So anyway, he only shattered the rear end (ring and pinion, 8.8″), right near the end of the Powertrain warranty.

  • avatar
    Ryoku75

    I dont really like any Mercedes from this era, on top of being overpriced-image cars, many of them started adopting softer styling cues (small grins below the grille, soft square tailights) and the overall quality went from okay to trash.

    Then theres the Volvo 960/S90, your engines choices were as follows:

    1. A Turbo charged engine that was usually reliable, barring Volvos water pump/radiator issues with age.

    2. A DOHC 4 cylinder prone to self destructing (though this may’ve just been higher end 940s).

    3. A 6 cylinder with recycled rubber-bands as the timing belt.

    • 0 avatar
      krhodes1

      The only engine ever offered in the Volvo 960/S90 in the US was the 3.0l inline six – agreed about the timing belt, initially it was a lousy design with a 30k change interval. Later years were 70k. On the plus side, it can be changed by an experienced wrench in 30 minutes. Technically, the ’91 940SE was a “960” in body and suspension but with the turbo 4. Otherwise, the turbo 4 was only offered in 740s and 940s. I’ve owned a ’92 745T and a ’93 965. The 960 is a significantly different car than a 940. Different front structure, different dash architecture, different electrical system, and in all sedans and later wagons, IRS instead of a live axle in the back.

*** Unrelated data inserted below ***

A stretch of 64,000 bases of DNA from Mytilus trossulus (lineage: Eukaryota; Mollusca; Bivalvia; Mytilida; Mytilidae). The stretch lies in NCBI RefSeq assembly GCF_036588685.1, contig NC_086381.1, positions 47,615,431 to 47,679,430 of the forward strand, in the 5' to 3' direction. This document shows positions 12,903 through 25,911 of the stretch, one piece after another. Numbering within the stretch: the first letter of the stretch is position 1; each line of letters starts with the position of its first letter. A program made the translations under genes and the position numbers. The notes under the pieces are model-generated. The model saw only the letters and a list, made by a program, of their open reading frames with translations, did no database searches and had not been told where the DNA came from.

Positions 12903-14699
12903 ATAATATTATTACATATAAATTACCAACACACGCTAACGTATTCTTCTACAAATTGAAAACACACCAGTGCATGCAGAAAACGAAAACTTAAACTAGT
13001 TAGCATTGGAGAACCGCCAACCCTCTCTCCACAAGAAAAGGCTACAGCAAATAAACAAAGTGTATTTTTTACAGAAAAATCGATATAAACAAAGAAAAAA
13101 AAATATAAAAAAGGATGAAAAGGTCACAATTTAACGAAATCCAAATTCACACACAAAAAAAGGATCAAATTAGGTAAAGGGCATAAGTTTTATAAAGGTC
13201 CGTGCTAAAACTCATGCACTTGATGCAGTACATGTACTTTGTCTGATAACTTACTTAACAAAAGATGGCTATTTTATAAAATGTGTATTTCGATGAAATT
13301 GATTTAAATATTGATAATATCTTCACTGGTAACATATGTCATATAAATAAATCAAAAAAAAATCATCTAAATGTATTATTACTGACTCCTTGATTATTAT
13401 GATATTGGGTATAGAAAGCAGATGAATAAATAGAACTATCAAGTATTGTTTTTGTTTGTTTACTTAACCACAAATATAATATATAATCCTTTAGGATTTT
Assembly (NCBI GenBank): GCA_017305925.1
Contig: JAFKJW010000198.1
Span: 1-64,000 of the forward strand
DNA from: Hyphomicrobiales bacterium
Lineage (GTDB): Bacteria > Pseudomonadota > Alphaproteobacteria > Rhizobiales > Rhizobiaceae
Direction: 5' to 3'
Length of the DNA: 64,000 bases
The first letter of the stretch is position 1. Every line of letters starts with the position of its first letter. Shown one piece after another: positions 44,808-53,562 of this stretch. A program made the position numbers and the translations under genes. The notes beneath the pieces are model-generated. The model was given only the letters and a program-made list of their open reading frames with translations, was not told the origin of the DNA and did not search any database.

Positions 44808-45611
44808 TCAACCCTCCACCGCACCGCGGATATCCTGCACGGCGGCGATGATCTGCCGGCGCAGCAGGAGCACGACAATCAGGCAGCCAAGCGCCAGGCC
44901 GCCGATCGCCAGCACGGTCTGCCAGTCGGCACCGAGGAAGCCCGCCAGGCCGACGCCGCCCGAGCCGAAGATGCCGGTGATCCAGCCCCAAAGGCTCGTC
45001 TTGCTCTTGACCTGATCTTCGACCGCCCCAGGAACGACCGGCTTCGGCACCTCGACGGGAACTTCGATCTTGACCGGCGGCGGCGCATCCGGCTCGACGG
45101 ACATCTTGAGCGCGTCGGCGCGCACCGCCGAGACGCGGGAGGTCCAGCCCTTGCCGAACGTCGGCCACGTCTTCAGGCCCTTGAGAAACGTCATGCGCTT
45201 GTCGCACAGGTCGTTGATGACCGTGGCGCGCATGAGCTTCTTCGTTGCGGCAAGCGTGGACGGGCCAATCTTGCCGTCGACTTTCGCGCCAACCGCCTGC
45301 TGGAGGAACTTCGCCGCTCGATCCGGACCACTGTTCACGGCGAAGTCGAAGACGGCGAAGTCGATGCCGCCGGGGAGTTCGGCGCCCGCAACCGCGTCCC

The 16V 4 was ONLY in the ’89 and ’90 740GLE and ’91 940GLE – I own a mint condition 80K mile example of the later, it is a lovely thing. But change the timing belt on time or else, just like the 960. And this one is a lot of work to change, and has a separate balance shaft belt too. I also owned a ’90 740GLE years ago. It went to 250K+ before a large tree branch fell on it and totaled it. The 16V is the nicest motor for these cars – nearly the same power as the turbo, but with the balance shaft near modern levels of NVH compared to ye olde tractor motor 8V. But as always, TANSTAAFL – they cost lots more to maintain. Really, oil leaks from the heads are a bigger issue with either twincam motor than the timing belts. You just have to change the belt on time and those are fine.

      My vote for worst car is of course any Ford Panther. Nobody should have to drive one of those wretched arks unless they are wearing a uniform and getting paid.

  • avatar
    dividebytube